THE EDICT OF NANTES
Henri de Bourbon was crowned King of Navarre on 9 June 1572 at the death of his mother Queen Jeanne III. Baptised a catholic but raised a protestant he was acutely aware of the suffering during the French Wars of Religion and only narrowly escaped assassination in the St Bartholomew’s Day Massacre. More than 3,000 Huguenot Protestants were murdered in Paris and up to 70,000 more as the massacre spread across France. Henri enacted the Edict of Nantes in 1598 to grant the French Protestants the right to practise their religion anywhere in France except for Paris and the wars finally came to an end after 36 years. Not before many thousands more were forced to abandon their homes and possessions to flee for their lives to protestant countries.
Image: Miniature portrait of Queen Elizabeth I by Nicholas Hilliard 1572. Image courtesy of Sarah Jane Downing Collection.
Queen Elizabeth I welcomed the Huguenot Protestants with open arms. It made a powerful political and religious statement to predominantly Catholic Europe, and it was a wonderful opportunity to add new skills to the British repertoire. England had been renowned for fine woollens since the medieval era, but was not very up to date with the ‘new draperies’ the light woollen blends that were the speciality of Holland and France and they had to be imported at considerable expense.
Image: Huguenot Lovers on St Bartholomew's Day by J E Millais. Image courtesy of Wikimedia Commons.
The arrival of the ‘Artisan Strangers’ brought new skills and techniques to the worsted industry and introduced a selection of new fabrics including, russels, darnick, tuff mockado, lace, caffa, fringe, Walloon tufted fabrics, and changeable silks. These helped to bring a new age of prosperity as Britain began to develop a prodigious export trade in fabrics and finished goods.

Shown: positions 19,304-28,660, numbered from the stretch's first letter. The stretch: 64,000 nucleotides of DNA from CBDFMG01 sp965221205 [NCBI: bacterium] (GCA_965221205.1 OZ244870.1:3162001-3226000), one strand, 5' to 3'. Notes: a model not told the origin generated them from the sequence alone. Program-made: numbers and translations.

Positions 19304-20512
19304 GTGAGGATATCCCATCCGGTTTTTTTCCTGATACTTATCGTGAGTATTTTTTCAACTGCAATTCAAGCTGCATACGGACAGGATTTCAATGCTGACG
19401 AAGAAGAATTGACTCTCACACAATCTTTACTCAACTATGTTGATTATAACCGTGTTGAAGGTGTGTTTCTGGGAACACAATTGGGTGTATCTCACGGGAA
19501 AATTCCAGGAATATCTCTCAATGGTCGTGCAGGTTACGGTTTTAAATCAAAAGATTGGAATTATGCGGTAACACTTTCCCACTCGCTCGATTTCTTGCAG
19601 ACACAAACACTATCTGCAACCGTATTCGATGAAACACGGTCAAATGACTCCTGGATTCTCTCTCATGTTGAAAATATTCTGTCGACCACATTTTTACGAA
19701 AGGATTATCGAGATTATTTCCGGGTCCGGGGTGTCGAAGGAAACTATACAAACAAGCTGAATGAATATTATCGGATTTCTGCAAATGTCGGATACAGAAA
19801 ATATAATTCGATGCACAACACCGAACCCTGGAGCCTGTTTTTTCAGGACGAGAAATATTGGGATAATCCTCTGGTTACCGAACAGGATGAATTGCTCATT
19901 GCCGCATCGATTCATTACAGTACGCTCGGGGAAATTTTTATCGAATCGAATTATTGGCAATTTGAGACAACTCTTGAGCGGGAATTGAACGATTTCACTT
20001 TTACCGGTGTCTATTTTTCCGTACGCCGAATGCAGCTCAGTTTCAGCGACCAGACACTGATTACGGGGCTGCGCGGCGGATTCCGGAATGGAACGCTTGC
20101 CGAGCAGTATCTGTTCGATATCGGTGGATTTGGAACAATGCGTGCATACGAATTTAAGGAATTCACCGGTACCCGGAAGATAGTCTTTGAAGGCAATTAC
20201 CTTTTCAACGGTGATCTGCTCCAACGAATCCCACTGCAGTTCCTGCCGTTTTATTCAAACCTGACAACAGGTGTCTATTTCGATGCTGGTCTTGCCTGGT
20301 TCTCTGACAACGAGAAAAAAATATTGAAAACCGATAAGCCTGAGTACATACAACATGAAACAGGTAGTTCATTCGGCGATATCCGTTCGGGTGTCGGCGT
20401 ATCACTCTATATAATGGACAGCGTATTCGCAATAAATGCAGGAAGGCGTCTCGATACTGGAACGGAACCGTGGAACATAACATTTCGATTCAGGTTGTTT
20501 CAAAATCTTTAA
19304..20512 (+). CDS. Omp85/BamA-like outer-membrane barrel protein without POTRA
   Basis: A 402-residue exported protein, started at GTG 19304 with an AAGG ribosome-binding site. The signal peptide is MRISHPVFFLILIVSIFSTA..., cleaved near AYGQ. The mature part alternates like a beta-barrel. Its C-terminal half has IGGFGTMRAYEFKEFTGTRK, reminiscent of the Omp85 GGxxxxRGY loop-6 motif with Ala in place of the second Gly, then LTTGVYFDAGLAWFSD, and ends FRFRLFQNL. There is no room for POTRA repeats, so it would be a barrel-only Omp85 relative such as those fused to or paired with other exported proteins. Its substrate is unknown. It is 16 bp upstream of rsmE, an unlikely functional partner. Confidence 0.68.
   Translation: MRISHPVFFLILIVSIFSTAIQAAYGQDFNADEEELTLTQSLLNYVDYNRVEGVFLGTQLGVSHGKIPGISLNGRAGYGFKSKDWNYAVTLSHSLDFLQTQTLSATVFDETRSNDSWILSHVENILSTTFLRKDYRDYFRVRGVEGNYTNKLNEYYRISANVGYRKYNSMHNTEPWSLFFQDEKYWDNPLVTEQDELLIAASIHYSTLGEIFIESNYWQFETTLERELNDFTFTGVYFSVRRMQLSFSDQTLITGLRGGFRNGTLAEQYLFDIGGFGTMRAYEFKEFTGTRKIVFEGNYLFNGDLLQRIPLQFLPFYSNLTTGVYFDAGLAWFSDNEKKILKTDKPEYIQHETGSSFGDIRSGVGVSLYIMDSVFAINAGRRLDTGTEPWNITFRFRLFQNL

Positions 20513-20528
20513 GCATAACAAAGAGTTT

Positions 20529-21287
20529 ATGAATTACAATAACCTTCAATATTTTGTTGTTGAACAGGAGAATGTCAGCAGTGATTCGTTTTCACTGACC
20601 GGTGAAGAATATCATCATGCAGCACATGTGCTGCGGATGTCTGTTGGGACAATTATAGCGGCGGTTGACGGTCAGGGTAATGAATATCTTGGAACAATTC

Equally the Revocation of the Edict of Nantes in 1685 brought another influx of refugees and their valuable new skills. Thousands more Huguenot Protestants were forced to flee persecution and again were invited to settle in Britain so long as they would generously share their skills and undertake to educate a generation of apprentices with their skills including the art of lustriating silks to create lutestring, the creation of grosgrain ribbon, and velvety moleskin.
Image: Dress of Spitalfields silk. Image courtesy of Alamy.
Read more in my series of Textile Towns (click on the link to read the full article) especially Spitalfields in Selvedge issue 99 and my series of Fabric Swatches (click on the link to read the full article) especially Lutestring Silk in Selvedge issue 91.